Birdsfoot trefoil germinates well in clay soil, said Hudson, but it adapts to different soil conditions, including wet or poorly drained soils. It does best with a pH of 5.5 to 5.8. It is winter hardy and very persistent once established. It will self-sow if allowed to go to seed every four or five years. The dark purple seedpod turns brown as it matures.

Birdsfoot trefoil has a higher level of bypass protein (protein digested in the small intestine) than alfalfa, making it an excellent feed for ruminants. It is a later maturing forage with quality maintained well over time. Good plant survival requires leaving 4 to 5 inches of top growth at harvest. Plant the seed 1/4 inch deep at 8 to 10 pounds per acre alone or at 2 to 6 pounds per acre in a mixture.

Red clover seed is inexpensive, said Hudson, and this is a good companion for most grasses, supplying nitrogen to improve grass growth. The bits of clover that break off during drying make a fuzzy, dusty hay.

Alsike clover, he warned, can photosensitize light colored animals, especially horses.

Sweet clover hay is difficult to dry, and Kura clover is slow to establish. Its rhizomes are said to sleep the first year, creep the second and leap the third. It is very persistent. Be sure to inoculate it, said Hudson.

Perennial ryegrass is easily winterkilled. It likes cool, wet weather, is easy to establish, is often seeded with red or white clover and benefits from some nitrogen coming from that clover.

Italian (annual) ryegrass should be seeded early at 4 pounds per acre in a mix. It grows fast and benefits from nitrogen from a companion clover. Harvest this ryegrass early and quickly, said Hudson, for a very nutritious “one-day hay” – hay that is cut and baled on the same day when conditions permit.

Meadow fescue has an upright growth habit, matures early, grows in good to moderately wet soil and produces quality forage.

Reed canary grass is slow to start, is high in fiber and has low digestibility.

And finally, smooth brome, said Hudson, is good to plant with birdsfoot trefoil. It spreads by rhizomes and forms sod.

Grazing and Conservation Seminar

In September I attended Grazing and Conservation: A Working Landscape Seminar, at Harvard Forest in Petersham, Massachusetts – an interesting event with many good speakers and two tours of local grazing operations. The tour of nearby Hardwick Fields featured grazing Devon beef cattle. Here, Ridge Shinn of Hardwick Beef is advising about grazing management to improve production of the fields and of the beef animals. The other tour was of a golf course donated to the Harvard Forest where a small number of dry dairy cattle are grazing in order to demonstrate permanent pasture and a limited rotational grazing setup that neighborhood farmers might use.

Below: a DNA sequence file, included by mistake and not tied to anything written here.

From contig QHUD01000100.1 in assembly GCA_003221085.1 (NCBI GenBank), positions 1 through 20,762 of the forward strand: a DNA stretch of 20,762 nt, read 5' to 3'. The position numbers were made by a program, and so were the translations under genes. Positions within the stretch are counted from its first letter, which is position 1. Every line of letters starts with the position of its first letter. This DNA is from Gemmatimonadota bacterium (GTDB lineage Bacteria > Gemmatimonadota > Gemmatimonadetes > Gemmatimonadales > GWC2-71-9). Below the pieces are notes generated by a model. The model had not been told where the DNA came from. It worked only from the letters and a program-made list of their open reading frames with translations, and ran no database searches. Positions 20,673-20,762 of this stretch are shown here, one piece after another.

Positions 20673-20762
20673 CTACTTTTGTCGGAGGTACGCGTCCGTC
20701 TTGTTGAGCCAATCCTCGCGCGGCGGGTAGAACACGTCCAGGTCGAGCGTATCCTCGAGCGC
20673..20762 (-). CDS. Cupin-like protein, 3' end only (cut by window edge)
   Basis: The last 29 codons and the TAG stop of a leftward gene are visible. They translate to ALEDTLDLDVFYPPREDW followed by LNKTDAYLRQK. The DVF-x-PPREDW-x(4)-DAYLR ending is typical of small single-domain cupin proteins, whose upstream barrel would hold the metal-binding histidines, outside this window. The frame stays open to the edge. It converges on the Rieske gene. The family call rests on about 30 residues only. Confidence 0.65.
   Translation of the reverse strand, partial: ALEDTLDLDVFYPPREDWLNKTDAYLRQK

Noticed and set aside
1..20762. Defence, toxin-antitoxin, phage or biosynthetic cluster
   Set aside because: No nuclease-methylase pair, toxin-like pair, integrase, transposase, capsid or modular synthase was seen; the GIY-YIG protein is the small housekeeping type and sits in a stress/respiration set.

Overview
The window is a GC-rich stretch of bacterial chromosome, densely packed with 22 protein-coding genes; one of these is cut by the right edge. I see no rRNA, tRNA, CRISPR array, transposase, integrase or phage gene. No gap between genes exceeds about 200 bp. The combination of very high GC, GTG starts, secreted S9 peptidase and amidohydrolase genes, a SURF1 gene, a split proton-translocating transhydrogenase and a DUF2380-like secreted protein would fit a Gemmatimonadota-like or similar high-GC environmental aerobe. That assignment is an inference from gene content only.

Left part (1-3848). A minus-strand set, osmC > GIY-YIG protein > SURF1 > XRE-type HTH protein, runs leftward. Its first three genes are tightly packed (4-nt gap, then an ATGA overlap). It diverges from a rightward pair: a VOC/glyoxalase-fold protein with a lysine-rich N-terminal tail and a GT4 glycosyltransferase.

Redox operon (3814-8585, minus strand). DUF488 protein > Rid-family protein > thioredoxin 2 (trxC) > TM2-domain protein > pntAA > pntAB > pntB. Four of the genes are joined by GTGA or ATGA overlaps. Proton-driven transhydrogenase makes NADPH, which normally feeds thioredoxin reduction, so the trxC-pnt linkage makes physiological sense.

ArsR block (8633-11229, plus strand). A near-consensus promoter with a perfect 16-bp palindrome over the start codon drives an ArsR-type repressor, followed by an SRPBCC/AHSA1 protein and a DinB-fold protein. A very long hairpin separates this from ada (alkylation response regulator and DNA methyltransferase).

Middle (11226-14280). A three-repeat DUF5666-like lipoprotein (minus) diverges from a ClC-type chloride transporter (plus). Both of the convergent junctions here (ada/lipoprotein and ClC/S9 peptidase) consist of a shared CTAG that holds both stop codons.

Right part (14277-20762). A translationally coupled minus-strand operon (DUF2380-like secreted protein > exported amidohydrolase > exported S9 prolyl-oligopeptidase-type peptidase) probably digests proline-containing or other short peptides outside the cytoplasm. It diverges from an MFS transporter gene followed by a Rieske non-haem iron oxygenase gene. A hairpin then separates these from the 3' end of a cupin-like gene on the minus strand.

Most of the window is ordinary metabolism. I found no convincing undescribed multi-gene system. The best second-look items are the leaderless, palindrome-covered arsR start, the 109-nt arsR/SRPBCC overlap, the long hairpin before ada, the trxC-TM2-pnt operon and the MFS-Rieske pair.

This seminar was the brainchild of Shinn, who spoke at the first Maine Grass Farmers Network Conference, which was held at MOFGA’s Common Ground Education Center. David Foster, director of the Harvard Forest, and Brian Caldwell from Brandeis University helped implement the Grazing and Conservation seminar.

The seminar focused on the intersection between agriculture and conservation through grass-based agriculture. With presentations and discussions, we explored opportunities to meet conservation goals and generate local food with agricultural management, at lower costs than controlling vegetation mechanically or with fire.

The starting point for the seminar was the framework of the Wildlands and Woodlands vision of the New England Food Vision: to increase land protection in New England while managing much of it for a range of benefits, including food, wood and ecosystem services. A simple example of this focus – and the topic of one session at the seminar – is balancing cutting hay with leaving habitat for the nesting bobolink. Other sessions discussed water, soil fertility and carbon, forage, and economic resources. Notes are available at and at–talk-summaries.pdf.

The seminar was held in the Fisher Museum of Harvard Forest, which has amazing dioramas depicting the history, conservation and management of central New England forests. If you are ever in Petersham, stop in!

Diane Schivera is MOFGA’s organic livestock specialist. You can reach her at 568-4142 or [email protected].